Effect of Aclidinium Bromide on Major Cardiovascular Events and Exacerbations in High-Risk Patients With Chronic Obstructive Pulmonary Disease: The ASCENT-COPD Randomized Clinical Trial

Robert A. Wise, Kenneth R. Chapman, Benjamin M. Scirica, Deepak L. Bhatt, Sami Z. Daoud, Sofia Zetterstrand, Colin Reisner, Esther Garcia Gil

Research output: Contribution to journalArticlepeer-review

Abstract

Importance: There is concern that long-acting muscarinic antagonists increase cardiovascular morbidity or mortality in patients with chronic obstructive pulmonary disease (COPD). Objective: To determine the cardiovascular safety (noninferiority) and efficacy (superiority) of aclidinium bromide, 400 μg twice daily, in patients with COPD and cardiovascular disease or risk factors. Design, Setting, and Participants: Multicenter, randomized, placebo-controlled, double-blind, parallel-design study conducted at 522 sites in North America. A total of 3630 patients with moderate to very severe COPD and either a history of cardiovascular disease or at least 2 atherothrombotic risk factors were randomized; follow-up occurred for up to 3 years until at least 122 major adverse cardiovascular events (MACE) occurred. The first patient was enrolled on October 16, 2013 and the last on August 22, 2016. The final patient completed follow-up on September 21, 2017. Interventions: Patients were randomized to receive aclidinium (n = 1812) or placebo (n = 1818) by dry-powder inhaler, twice daily for up to 3 years. Main Outcomes and Measures: The primary safety end point was time to first MACE over up to 3 years (hazard ratio [HR] 1-sided 97.5% CI noninferiority margin = 1.8). The primary efficacy end point was the annual COPD exacerbation rate during the first year of treatment. Secondary outcomes included an expanded MACE definition (time to first MACE or serious cardiovascular event of interest) and annual rate of exacerbations requiring hospitalization. Results: Among 3589 patients analyzed (mean age, 67.2 years; 58.7% male), 2537 (70.7%) completed the study. Of these, 69 (3.9%) aclidinium and 76 (4.2%) placebo patients had a MACE (HR, 0.89; 1-sided 97.5% CI, 0-1.23); the expanded MACE definition included 168 (9.4%) aclidinium vs 160 (8.9%) placebo patients with events (HR, 1.03; 1-sided 97.5% CI, 0-1.28). Annual moderate to severe exacerbation rates (aclidinium, 0.44; placebo, 0.57; rate ratio, 0.78; 2-sided 95% CI, 0.68-0.89; P < .001) and rate of exacerbations requiring hospitalization (aclidinium, 0.07; placebo, 0.10; rate ratio, 0.65; 2-sided 95% CI, 0.48-0.89; P = .006) decreased significantly with aclidinium vs placebo. The most common adverse events were pneumonia (aclidinium, 109 events [6.1%]; placebo, 105 events [5.8%]), urinary tract infection (aclidinium, 93 events [5.2%]; placebo, 89 events [5.0%]), and upper respiratory tract infection (aclidinium, 86 events [4.8%]; placebo, 101 events [5.6%]). Conclusions and Relevance: Among patients with COPD and increased cardiovascular risk, aclidinium was noninferior to placebo for risk of MACE over 3 years. The rate of moderate to severe COPD exacerbations was reduced over the first year. Trial Registration: ClinicalTrials.gov Identifier: NCT01966107.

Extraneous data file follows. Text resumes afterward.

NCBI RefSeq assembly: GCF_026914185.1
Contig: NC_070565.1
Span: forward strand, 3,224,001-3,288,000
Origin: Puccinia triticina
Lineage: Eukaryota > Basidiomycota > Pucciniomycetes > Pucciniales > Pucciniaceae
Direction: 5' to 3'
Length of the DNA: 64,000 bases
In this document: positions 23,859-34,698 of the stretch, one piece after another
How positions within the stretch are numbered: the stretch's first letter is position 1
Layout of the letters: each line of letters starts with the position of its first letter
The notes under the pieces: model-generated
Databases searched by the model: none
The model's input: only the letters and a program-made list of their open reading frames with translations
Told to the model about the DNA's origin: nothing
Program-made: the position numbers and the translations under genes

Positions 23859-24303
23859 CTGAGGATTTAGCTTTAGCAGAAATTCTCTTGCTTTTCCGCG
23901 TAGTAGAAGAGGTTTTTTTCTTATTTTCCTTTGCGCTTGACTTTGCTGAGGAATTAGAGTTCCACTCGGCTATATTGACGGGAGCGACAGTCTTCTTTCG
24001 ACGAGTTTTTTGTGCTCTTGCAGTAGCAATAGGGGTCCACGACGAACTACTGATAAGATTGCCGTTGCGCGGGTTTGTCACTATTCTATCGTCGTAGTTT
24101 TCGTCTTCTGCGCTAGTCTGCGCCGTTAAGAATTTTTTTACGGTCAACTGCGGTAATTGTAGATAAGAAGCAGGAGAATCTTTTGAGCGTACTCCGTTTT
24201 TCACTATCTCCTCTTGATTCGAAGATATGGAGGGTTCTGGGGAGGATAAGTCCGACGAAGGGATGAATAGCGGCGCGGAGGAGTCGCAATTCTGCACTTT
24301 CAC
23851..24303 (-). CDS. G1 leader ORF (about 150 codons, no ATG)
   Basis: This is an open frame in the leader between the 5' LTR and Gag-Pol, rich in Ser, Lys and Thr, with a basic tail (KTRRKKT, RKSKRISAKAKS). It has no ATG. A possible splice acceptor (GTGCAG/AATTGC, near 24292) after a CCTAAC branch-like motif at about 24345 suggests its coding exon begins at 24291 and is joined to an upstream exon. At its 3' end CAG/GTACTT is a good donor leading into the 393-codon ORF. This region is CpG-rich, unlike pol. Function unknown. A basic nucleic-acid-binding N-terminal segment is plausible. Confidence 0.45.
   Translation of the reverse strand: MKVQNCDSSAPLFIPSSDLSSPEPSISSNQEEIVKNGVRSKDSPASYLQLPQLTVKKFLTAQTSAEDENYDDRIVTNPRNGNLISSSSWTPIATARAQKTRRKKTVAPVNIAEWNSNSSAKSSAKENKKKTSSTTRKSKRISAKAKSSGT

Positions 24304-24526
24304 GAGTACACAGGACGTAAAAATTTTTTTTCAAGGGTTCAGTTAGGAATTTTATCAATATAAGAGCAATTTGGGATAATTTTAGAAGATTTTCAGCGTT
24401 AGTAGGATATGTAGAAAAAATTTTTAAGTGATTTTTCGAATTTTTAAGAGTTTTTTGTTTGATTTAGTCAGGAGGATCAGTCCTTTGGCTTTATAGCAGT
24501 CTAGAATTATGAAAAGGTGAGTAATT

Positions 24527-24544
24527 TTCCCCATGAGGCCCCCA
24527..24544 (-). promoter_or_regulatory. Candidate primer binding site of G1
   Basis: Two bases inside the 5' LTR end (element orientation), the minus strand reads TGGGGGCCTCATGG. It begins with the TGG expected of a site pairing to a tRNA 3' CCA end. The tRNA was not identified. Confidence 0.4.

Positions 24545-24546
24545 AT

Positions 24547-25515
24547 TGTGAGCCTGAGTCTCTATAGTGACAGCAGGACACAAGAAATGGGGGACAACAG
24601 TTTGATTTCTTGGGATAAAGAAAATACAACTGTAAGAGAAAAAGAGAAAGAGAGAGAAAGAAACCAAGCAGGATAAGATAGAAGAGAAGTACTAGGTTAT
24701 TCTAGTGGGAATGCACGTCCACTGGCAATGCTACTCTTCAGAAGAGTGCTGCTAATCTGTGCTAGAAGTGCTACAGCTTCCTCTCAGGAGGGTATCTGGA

Original languageEnglish (US)
Pages (from-to)1693-1701
Number of pages9
JournalJAMA
Volume321
Issue number17
DOIs
StatePublished - May 7 2019

ASJC Scopus subject areas

  • Medicine(all)

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